Although I spend a good amount of time defending the role of religion as the “system of utilities” that translates our spiritual intuitions into the structures of meaning in everyday life, I don’t want to lose sight of the fact that intuition precedes the structures which translate it, and that meaning is secondary to the mystery at the heart of experience. My utilitarian account of religion, where its validity is determined by its usefulness in representing the mystery and supporting a way of life that promotes genuine community, offers a helpful criterion for criticism as well as one that appreciates religion’s valuable contribution.
Religion’s behavior of late has provided more grist for criticism than appreciation, however, leading many to wonder if perhaps its long career is approaching an end. As science and secularism continue to spread across the planet and pervade modern consciousness, perhaps it is time to just let religion go. The problem with letting religion go is that it isn’t going away as many hoped it would, but is instead going the way of irrelevancy and conviction (which are really flip-sides of each other), increasingly willing to condone or commit violence in defense of its idols.
So I will try again to rehabilitate religion to its proper role in personal life and society, this time not by tracing out its system of utilities but instead by looking deeper into the spirituality it intends to embody and express … at least originally. If it doesn’t do this very effectively at our cultural moment, our task should be (I would argue) to deconstruct religion back to its source – not its prehistoric origins but to the source-experience of mystery that informs all true religion, whether animistic, theistic, or post-theistic.I’ve chosen the symbol of Taoism as the backdrop of my illustration above, for the simple reason that it is perhaps the best visual image available for contemplating the nature of reality (or anything) as a dynamic duality of principles. An experience of the present mystery of reality takes place and unfolds along primarily one of two complementary paths, an interior path to the Grounding Mystery (or ground of being) or an exterior path into the Provident Universe (or universal order).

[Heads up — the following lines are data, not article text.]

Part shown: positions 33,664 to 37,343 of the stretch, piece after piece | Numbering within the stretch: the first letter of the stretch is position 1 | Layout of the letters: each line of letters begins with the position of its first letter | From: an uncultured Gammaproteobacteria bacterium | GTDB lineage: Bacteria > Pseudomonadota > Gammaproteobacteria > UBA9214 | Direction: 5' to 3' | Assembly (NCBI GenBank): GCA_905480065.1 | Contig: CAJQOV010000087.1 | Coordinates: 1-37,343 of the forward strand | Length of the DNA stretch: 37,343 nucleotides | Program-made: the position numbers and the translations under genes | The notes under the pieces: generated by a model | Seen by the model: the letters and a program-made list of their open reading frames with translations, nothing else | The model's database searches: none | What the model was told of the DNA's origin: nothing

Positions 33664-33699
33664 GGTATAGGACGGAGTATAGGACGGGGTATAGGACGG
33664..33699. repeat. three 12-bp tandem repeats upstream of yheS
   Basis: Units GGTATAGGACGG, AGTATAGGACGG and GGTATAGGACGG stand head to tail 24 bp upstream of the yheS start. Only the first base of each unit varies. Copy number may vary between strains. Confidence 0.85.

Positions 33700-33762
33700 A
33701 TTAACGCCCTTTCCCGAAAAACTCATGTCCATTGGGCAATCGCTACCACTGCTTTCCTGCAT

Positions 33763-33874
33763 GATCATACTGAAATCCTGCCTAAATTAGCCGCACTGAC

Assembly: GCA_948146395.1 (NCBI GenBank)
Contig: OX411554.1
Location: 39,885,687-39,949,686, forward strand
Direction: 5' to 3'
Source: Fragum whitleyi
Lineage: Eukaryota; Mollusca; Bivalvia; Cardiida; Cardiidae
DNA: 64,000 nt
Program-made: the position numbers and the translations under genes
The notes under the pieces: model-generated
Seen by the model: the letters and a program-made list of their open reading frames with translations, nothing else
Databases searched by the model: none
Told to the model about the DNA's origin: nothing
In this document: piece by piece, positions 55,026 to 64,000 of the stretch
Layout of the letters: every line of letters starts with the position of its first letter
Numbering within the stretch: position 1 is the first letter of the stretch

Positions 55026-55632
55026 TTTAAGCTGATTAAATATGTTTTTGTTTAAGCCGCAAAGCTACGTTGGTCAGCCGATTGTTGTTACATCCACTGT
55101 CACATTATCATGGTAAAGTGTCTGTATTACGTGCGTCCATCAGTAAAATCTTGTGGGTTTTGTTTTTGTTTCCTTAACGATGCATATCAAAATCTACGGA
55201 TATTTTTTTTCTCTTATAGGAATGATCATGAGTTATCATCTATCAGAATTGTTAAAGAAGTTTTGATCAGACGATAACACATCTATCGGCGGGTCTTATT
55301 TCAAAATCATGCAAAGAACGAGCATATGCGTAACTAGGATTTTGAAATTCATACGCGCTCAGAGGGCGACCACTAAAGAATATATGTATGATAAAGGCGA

The interior path descends into deeper centers of solitude, progressively farther from the light of sense discrimination and “world awareness,” to the Grounding Mystery where all mental associations and even consciousness of oneself dissolves away. For this reason it is named the “dark path.” This movement apart (or away) from others, objects, and external reality generally is also called apophatic, which refers to the subtraction of words and a refusal to attach mental labels to one’s experience.
A more determined discipline of abandoning names and representations of the mystery is known as renunciation – saying “no” to something that qualifies, delimits, or otherwise interferes with one’s direct experience of the Grounding Mystery. Since the dark path proceeds by separating oneself from surface distractions, surrendering attachments and refusing to put words on the mystery, it often goes by the Latin name via negativa (way of negation). The goal ultimately is to lose (one’s sense of) oneself entirely in mystical union with the Grounding Mystery, to the point where Nothing (literally no thing) remains.
It is out of this ineffable awareness of Real Presence that the meditator will be refreshed in his or her intuition of oneness; that just as his or her deep inner life opens into the Grounding Mystery, so it can be said of all things. The existence of each thing is really a process of be-ing whereby it manifests the mystery of being-itself in its own limited form. All of existence takes on a sacramental character as the outward manifestation of this deep inner mystery.